The Ultimate Street Snack in Chile, The Sopaipilla
WHAT TO EAT: SOPAIPILLA
WHERE TO EAT IT: EVERYWHERE IN CHILE; OUTSIDE OF BUS STATIONS OFTEN HAVE SOME OF THE BEST
One of the things I love most about tasting different foods in other countries is trying the street food. Who doesn’t love some good street food? Just look at the boom of food trucks all over the world. They stemmed from simple kiosks with vendors selling small, portable, tasty morsels. They are the heart and soul of a country’s foods. A small essence of what lies at the core. What’s not to like about shiny carts tempting you with the mouth-watering smells wafting through the streets? The good ones always have a group of people crowded around digging into something wrapped up in a napkin like a little secret present. You wonder what it is they are eating? Sure smells good. Let’s go see.
In every country that I visited in South America, I was fortunate enough to try some street food. One of my favorites was in Chile. No matter what part of the country you are in, from the deep south all the way up north (Chile is really long!), you are likely to see vendors forming these fresh discs of dough and then tossing them into a deep fryer. This is especially true in the winter months when the temperature often drops to freezing in some parts of the country. What’s better than a deep-fried round of goodness to comfort you through cold weather?
This snack is called sopaipilla and is made from flour but with the addition of the Chilean zapallo. In any market in the country, you can see these gigantic (I’m talking like Charlie Brown and the Great Pumpkin big!) bright orange pumpkins for sale. The vendor will usually hack off a big slab for you with his machete-type knife, so you can take a small piece home. It’s this pumpkin that gives the sopaipilla its orangey hue and subtle sweetness. You could feel slightly less guilty knowing that you are consuming a vegetable. After all, don’t deep fried veggies count?!
I remember the first time I tried this tasty treat. We had just crossed the border from Argentina into Patagonian Chile. You can read about how that came to be here. Yes, we actually walked across the border, all 23 km of it! From there, we had to take a boat to get to a tiny town called Villa O Higgins. This village marks the start of a road called the Carretera Austral. It’s an unpaved, pot-hole filled, scenic route which spans over 1200 km north all the way up to Puerto Montt, Chile. It’s got some of the most amazing scenery that you will find in all of the Patagonia region, complete with gushing waterfalls, glacier-topped mountains and lush greenery.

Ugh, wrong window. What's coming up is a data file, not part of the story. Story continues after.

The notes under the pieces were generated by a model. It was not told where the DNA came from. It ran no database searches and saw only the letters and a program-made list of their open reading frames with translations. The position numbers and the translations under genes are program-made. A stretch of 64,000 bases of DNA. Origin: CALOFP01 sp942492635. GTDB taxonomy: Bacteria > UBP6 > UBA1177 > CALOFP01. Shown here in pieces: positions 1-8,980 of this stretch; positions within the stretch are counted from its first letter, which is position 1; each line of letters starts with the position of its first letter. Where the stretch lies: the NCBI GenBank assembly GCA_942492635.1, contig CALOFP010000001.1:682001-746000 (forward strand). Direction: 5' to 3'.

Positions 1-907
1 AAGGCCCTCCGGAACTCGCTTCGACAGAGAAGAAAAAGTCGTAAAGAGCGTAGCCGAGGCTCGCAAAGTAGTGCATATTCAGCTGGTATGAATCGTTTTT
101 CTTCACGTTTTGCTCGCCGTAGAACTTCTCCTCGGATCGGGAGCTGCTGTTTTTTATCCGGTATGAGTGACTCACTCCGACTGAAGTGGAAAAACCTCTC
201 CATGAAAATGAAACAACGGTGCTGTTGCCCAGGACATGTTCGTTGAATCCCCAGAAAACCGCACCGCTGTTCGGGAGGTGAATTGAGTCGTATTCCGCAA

We came to the realization that the only way to go north was by hitchhiking as there was no space on the limited amount of buses. We started uncertain and hesitant but it turned out to be one of our greatest adventures. One of the small towns we stopped in, Cochrane, had a rodeo going on when we passed through. Here, you could find all sorts of Chilean Patagonian specialties like spit-fired lamb and it was at this rodeo where we tasted our first sopaipilla, the one you see pictured above.
Often the sopaipilla is topped with the national condiment, pebre. Pebre is a salsa found in every restaurant across the country. Made from a base of tomatoes, onions and cilantro, it’s served with pretty much anything you like. When you grab one of these ubiquitous snacks from your vendor, he or she will likely have some pebre sitting there just waiting to crown your sopaipilla.
You can also find the sopaipilla served in a sweet style. These are referred to as sopaipilla pasadas. After they are fried, they are drenched in a syrup made from unrefined sugar, orange peel, cinnamon and sometimes clove. This syrup, known as chancaca allows the sopaipilla to be eaten more as a dessert snack.
Would you like to try this snack but aren’t going to be in Chile anytime soon? It’s easy to make. First, take some pumpkin (1 small or half a large butternut squash would work too) and boil it (don’t forget to season the water with a little salt). Drain but reserve the water used for cooking, let the squash cool and mash it a bit. Add about 2 teaspoons of baking powder, 1.5 teaspoon salt to 3 cups of AP (all purpose) flour and mix. Melt 4 tablespoons of butter. Add the mashed squash into the flour mixture and knead it by hand. It will be dry at first but as the pumpkin gets absorbed it will gradually get more tacky. Add the melted butter and continue to knead.
If the dough is still too dry, add some of the reserved cooking water, a little at a time until you get a nice, smooth consistency for the dough. Form into a ball and cover the dough with a dishtowel and let it rest for about an hour. After resting, form the dough into discs either by hand or with a rolling pin. Pierce with a fork and drop the rounds one at a time into hot frying oil. Fry for about 2-3 minutes each side then drain on paper towel.
As they say in Chile: Buen Provecho! (the Spanish version of Bon Appetit)